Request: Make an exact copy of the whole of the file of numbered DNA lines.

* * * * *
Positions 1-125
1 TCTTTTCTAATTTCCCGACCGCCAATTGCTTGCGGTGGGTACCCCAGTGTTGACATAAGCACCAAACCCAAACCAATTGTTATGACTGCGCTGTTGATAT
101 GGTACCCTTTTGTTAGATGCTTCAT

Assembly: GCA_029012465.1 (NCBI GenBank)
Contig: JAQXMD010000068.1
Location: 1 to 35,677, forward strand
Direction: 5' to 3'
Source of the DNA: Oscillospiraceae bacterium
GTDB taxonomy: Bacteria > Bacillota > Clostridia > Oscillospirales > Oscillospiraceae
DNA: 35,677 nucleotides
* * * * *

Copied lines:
Positions 1-125
1 TCTTTTCTAATTTCCCGACCGCCAATTGCTTGCGGTGGGTACCCCAGTGTTGACATAAGCACCAAACCCAAACCAATTGTTATGACTGCGCTGTTGATAT
101 GGTACCCTTTTGTTAGATGCTTCAT

Assembly: GCA_029012465.1 (NCBI GenBank)
Contig: JAQXMD010000068.1
Location: 1 to 35,677, forward strand
Direction: 5' to 3'
Source of the DNA: Oscillospiraceae bacterium
GTDB taxonomy: Bacteria > Bacillota > Clostridia > Oscillospirales > Oscillospiraceae
DNA: 35,677 nucleotides